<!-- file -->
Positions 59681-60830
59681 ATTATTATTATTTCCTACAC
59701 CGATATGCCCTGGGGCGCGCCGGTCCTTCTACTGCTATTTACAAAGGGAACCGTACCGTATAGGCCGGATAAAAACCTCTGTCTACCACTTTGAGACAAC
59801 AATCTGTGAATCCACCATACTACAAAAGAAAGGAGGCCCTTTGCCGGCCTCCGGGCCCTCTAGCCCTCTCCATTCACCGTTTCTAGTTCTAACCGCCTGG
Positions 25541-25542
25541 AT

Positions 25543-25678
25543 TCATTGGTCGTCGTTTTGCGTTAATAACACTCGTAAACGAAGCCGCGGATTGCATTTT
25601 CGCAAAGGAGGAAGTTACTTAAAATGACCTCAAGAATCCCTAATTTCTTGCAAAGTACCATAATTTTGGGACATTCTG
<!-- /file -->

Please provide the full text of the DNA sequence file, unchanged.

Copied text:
Positions 59681-60830
59681 ATTATTATTATTTCCTACAC
59701 CGATATGCCCTGGGGCGCGCCGGTCCTTCTACTGCTATTTACAAAGGGAACCGTACCGTATAGGCCGGATAAAAACCTCTGTCTACCACTTTGAGACAAC
59801 AATCTGTGAATCCACCATACTACAAAAGAAAGGAGGCCCTTTGCCGGCCTCCGGGCCCTCTAGCCCTCTCCATTCACCGTTTCTAGTTCTAACCGCCTGG
Positions 25541-25542
25541 AT

Positions 25543-25678
25543 TCATTGGTCGTCGTTTTGCGTTAATAACACTCGTAAACGAAGCCGCGGATTGCATTTT
25601 CGCAAAGGAGGAAGTTACTTAAAATGACCTCAAGAATCCCTAATTTCTTGCAAAGTACCATAATTTTGGGACATTCTG